16 May, 13 | by BMJ Group
We all know about obesity. We can see fatness. Obesity belongs to all of us, and it’s a global problem. Politicians care about obesity. But who cares about blood pressure? Raised blood pressure may be a bigger risk factor for premature death and suffering than obesity, but people don’t see it. Blood pressure belongs to doctors. Well, it’s time for a revolution. The people must claim blood pressure.
Blood pressure has to be measured with a machine. Until recently those machines were found only in hospitals and clinics. They were strange machines filled with mercury, a dangerous substance. Sometimes the doctor would take (note the word, synonyms are capture, steal) your blood pressure, putting a cuff on your arm and inflating it. It was uncomfortable. You’d feel the pressure and your heart beating. The doctor with a stethoscope in his (no sexism intended) ears would stare at the column with numbers on a scale. Eventually he’d let the air out of the cuff. You could hear and feel the deflation.
“Is it normal, doctor?”
“What is it?”
“About 120 over 90.”
“Is that good?”
“It’s good enough.”
Usually that would be the end of the conversation, but sometimes the patient might ask. “What does it mean, 120 over 90? What’s 120? What’s 90? What should it be?”
The doctor would attempt an explanation, possibly using the words systolic and diastolic, certainly referring to the pumping of the heart.
And if you’re really sick, perhaps in hospital after a major operation, the nurses come and measure your blood pressure every 20 minutes. They write the results on a chart. The chart goes up and down. Should it go up or down? What’s best?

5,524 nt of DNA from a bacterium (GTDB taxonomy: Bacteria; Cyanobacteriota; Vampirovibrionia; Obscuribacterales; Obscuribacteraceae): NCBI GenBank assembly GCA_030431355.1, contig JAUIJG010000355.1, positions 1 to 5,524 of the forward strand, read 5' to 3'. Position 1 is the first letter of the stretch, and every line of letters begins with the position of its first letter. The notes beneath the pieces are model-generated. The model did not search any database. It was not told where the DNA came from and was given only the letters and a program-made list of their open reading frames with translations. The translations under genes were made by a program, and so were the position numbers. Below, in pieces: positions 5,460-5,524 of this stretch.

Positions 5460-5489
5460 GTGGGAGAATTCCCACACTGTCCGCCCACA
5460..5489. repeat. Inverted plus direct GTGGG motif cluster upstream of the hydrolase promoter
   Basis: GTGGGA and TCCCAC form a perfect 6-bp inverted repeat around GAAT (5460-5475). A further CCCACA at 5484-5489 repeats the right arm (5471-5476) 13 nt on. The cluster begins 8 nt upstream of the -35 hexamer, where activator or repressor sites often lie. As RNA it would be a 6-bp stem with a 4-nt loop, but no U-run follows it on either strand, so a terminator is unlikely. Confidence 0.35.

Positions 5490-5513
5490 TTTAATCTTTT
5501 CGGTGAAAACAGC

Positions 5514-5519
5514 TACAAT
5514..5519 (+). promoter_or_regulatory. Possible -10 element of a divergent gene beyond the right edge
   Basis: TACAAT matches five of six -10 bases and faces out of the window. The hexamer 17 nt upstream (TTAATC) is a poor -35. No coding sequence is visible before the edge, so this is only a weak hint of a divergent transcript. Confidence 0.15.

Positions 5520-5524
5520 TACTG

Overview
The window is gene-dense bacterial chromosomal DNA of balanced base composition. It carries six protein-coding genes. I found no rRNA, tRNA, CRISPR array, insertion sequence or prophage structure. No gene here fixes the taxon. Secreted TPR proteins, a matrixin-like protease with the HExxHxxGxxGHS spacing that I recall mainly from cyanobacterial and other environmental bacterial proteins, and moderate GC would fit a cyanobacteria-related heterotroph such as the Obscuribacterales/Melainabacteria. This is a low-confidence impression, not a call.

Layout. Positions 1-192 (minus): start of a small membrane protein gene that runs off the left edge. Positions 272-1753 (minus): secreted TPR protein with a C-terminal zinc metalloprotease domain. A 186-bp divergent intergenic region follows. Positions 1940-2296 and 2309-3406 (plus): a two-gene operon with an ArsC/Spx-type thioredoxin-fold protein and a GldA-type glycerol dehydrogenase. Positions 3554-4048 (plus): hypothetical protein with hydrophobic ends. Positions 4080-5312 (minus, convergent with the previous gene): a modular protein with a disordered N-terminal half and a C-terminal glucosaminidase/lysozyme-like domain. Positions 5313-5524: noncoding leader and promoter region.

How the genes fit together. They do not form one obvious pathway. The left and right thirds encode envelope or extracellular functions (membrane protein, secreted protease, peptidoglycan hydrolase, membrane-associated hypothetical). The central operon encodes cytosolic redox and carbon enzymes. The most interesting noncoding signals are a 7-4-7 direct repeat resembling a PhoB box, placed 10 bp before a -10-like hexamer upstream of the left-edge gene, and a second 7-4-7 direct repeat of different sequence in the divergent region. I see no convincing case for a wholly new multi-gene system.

People, even very smart people—perhaps even Carol Vorderman—are ignorant about blood pressure. Even people with high blood pressure, who may be taking pills for it, are ignorant. “I don’t think I can have high blood pressure. I’m a relaxed guy. I don’t get headaches or flushes. I don’t feel my heart beat. I don’t think I really need these pills. And why exactly am I taking them anyway?”
Worse, people are scared of blood pressure. It’s mysterious. Both words—blood and pressure—sound bad. When I was “doing the hippy trail” in 1973 my friend passed out when an Indian doctor took my blood pressure.
But doctors are ignorant about blood pressure as well, calling hypertension a disease when blood pressure is a risk factor for cardiovascular disease. My suspicion is that most doctors in the world are still treating hypertension rather than overall risk of cardiovascular disease. They treat the young, thin, non-smoking woman with raised blood pressure and not the overweight, middle aged man who smokes with slightly raised blood pressure, failing to recognise that the man is at much higher risk of a heart attack or stroke.
Although hypertension may not be a disease it does not stop the formation on national, regional, and world hypertension societies with presidents, conferences, journals, and substantial incomes, usually from drug companies. Blood pressure is big business.
Well, it’s time for blood pressure to come out of the medical ghetto. Anybody can now buy a machine to measure blood pressure, and very soon you’ll be able to measure your blood pressure with a smart phone. The results can be sent to an app so that you can plot your blood pressure by the day, week, or month. You can see how it varies. You can learn that if you exercise more, drink less alcohol, eat more fruit and vegetables, lose weight, and eat less salt your blood pressure will drop. You can see that it drifts up as you get older, and you might stop that happening by changing how you live.
In short blood pressure can become like weight, everybody’s business and responsibility, not something that belongs to doctors.
I’ve been thinking about this because I’ve been advising the Popup Clinic, a programme to help people measure their blood pressure, understand what it means, and take any action if necessary, mostly action that doesn’t depend on doctors and drugs.
When I was a medical student I heard Ivan Illich lecture on doctors “expropriating health” as teachers had tried, less successfully, to capture learning. Now I see many examples—not just with blood pressure but also with end of life care, childbirth, mental illness, and much else—of a swing back. I believe it will be good for people, doctors, and health.
Competing interest: RS is an unpaid adviser to Popup Clinic.
Richard Smith was the editor of the BMJ until 2004 and is director of the United Health Group’s chronic disease initiative.